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Masks required in Moab; Positive tests from tourists left out of count, health department reports

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Masks required in Moab; Positive tests from tourists left out of count, health department reports

In Grand County, masks will be required in public places where physical distancing is impossible, including businesses and government buildings. 

The Grand County Council approved the ordinance at their meeting on July 7 to prevent the spread of COVID-19 in the county after Utah Governor Gary Herbert allowed the rule change late last week. A similar request for mandatory mask usage in Salt Lake County and Summit County was approved and went into effect on June 27.

State guidelines already require all businesses to have employees who work with the public wear facial coverings and some businesses have required customers to wear masks prior to the order.

The policy change comes as Utah and other southwestern states are experiencing an uptick in positive COVID-19 cases. Utah is currently reporting more than 500 positive cases a day on average. Grand County currently reports 21 positive cases among residents, 4 which are considered “active,” as of July 8.

Gov. Herbert is considering issuing a statewide mask order on advice from medical professionals and public health officials, a spokesperson from his office reported.

“All individuals within Grand County shall be required to wear a face-covering that completely covers the nose and mouth in public areas, including any indoor space open to the public, where consistent social distancing of at least six feet is not possible, reasonable, or prudent,” the local order reads.

Exemptions are made for children under two years of age, people with certain health conditions that prevent mask-wearing and people engaged in work that makes wearing a mask a health risk or impractical.

Read the full text of the Grand County mask requirements here 

Bradford explained that while Grand County currently meets the criteria to move to a “green” or low-risk phase under state guidelines, he stressed that placing fewer restrictions on businesses and social gatherings will mean more opportunities for transmission, and so widespread use of facial coverings are an important element in reopening.

“Though it seems counter-intuitive, really increased protections go along with that green risk level or the new normal risk level,” Bradford said.

Councilmember Rory Paxman, who strongly opposed the concept of a mask mandate at the council’s last meeting, maintained that stance.

“I’m concerned about the people that are coming to town that don’t quite understand,” Paxman said. “I’m really concerned that this is just setting a precedent to just go around threatening people.”

Paxman also questioned how enforcement of the order will work.

Sloan noted that while law enforcement will have the ability to cite people with a class B misdemeanor for noncompliance, the focus will be on education rather than punishment.

The ordinance passed 5-1 with Councilmember Curtis Wells in opposition; councilmember Paxman left the meeting before the vote.

Positive test numbers not including travelers

Bradford addressed questions about the publicly available positive test numbers issued by his department, confirming that the organization is not disclosing positive tests from those traveling through the area.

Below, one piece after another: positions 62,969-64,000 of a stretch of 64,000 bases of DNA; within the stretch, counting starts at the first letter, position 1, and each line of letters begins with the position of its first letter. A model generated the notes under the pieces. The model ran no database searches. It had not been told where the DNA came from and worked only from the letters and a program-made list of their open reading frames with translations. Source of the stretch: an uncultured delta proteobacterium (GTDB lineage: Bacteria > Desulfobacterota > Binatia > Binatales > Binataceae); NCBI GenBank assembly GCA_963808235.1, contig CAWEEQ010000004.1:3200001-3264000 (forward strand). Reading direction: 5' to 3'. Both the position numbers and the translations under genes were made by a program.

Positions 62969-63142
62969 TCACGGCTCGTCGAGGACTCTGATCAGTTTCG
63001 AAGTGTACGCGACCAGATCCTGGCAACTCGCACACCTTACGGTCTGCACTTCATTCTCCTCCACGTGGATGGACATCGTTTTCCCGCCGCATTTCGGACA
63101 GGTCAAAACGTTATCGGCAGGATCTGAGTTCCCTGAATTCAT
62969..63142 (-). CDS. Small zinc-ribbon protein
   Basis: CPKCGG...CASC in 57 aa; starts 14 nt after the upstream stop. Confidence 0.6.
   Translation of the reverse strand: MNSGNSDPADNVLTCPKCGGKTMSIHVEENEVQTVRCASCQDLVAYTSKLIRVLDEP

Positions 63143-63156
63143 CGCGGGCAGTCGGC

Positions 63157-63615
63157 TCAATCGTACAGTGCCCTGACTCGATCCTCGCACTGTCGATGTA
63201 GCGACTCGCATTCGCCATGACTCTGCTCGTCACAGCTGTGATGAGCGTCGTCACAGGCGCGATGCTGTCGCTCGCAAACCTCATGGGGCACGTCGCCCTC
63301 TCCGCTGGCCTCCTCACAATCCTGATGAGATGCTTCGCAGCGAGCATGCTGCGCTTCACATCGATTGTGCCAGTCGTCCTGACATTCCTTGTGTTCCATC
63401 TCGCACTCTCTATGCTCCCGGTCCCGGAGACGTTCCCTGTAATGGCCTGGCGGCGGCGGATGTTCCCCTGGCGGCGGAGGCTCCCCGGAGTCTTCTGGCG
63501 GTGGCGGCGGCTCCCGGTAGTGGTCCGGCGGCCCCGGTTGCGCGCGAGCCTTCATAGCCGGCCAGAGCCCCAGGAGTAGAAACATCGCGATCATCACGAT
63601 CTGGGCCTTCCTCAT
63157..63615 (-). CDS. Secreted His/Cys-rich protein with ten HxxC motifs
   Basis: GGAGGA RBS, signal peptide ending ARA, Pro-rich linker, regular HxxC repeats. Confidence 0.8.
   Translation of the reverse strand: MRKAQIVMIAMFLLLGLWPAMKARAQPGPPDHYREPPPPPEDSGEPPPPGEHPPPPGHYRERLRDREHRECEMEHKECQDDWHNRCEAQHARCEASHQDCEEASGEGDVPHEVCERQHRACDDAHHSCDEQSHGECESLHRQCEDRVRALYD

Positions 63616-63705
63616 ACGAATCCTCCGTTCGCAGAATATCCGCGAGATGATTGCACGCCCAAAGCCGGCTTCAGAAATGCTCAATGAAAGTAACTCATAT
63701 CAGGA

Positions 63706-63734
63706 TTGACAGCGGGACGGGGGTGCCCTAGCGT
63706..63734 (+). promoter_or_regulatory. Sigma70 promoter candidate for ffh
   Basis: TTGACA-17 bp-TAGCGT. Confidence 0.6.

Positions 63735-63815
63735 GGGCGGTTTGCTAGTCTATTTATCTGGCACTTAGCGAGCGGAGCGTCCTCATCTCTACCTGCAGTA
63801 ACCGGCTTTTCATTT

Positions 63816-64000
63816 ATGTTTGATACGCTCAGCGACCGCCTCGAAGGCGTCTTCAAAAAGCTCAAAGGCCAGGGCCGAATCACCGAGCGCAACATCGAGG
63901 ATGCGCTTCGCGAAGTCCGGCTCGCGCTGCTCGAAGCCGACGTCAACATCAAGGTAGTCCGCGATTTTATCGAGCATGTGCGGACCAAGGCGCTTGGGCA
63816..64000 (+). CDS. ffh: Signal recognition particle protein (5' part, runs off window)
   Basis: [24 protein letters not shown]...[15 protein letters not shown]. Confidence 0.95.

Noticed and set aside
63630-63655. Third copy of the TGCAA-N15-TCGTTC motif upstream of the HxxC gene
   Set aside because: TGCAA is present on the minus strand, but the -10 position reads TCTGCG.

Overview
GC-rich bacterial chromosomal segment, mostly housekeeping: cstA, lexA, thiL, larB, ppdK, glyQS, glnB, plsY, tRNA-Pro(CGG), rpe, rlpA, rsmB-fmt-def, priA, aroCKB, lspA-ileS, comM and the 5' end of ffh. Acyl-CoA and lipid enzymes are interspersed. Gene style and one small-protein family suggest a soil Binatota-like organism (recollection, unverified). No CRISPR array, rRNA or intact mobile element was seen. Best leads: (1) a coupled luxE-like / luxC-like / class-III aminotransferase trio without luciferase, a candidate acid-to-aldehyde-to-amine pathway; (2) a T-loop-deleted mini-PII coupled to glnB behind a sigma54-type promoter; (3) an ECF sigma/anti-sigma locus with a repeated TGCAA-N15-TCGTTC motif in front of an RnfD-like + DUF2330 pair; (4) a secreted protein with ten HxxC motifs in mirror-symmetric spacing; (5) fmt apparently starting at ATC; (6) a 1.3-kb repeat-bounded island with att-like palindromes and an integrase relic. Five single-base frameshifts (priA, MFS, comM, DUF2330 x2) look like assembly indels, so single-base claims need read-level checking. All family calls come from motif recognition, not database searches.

Bradford said that there have been six tourists that have received positive COVID-19 test results through Moab Regional Hospital. The Southeast Utah Health Department did not include any of those positive cases in their published case counts for the region.

“The six non-residents are not counted in our total...because they immediately returned home and are quarantining there,” said Bradford. He noted that those cases would be included in their regional case counts.

At the July 7 council meeting, Council Chair Mary McGann asked whether these travelers were contacted by the local health department for contact tracing. Bradford said no.

“Apart from knowing that they were tested at Moab Regional Hospital, we know basically nothing beyond that,” said Bradford, who explained that the health department in their home county would do the investigation and should contact SEUHD if there are Grand County residents who might be infected. He said that the department had not been contacted by any other public health officials as yet.

Grand County Attorney Christina Sloan asked about the SEUHD COVID-19 dashboard, which has a place specifically to disclose non-resident cases. She noted that as of June 8, that listing remains at 0. 

In an email with the Moab Sun News, Bradford said that the non-resident category on the SEUHD dashboard is for those who “receive care in our area for any length of time.” There is no mention of this requirement on the SEUHD website, which clearly identifies the category as “Non-Resident cases of COVID-19.”

Bradford said that the department was “working on a way to show what positive tests are resulting from testing at MRH.”

State provides more courtesy masks to Moab

The City of Moab reported that the Governor’s Office of Economic Development has provided 75,000 additional facemasks to Moab and Grand County to be made available to local businesses and visitors to the area.

Free face-coverings will be available to businesses at the Canyonlands Copy Center (375 S. Main St., Moab).

“The City of Moab and the Moab Area Travel Council thank GOED for this generous donation and the contribution it makes to help protect local residents, businesses, and visitors during the COVID-19 pandemic,” city officials said in a press release.